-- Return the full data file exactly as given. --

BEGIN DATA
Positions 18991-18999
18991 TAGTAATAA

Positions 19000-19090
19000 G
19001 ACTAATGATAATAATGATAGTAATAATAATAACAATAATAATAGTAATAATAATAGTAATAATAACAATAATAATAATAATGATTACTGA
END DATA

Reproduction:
Positions 18991-18999
18991 TAGTAATAA

Positions 19000-19090
19000 G
19001 ACTAATGATAATAATGATAGTAATAATAATAACAATAATAATAGTAATAATAATAGTAATAATAACAATAATAATAATAATGATTACTGA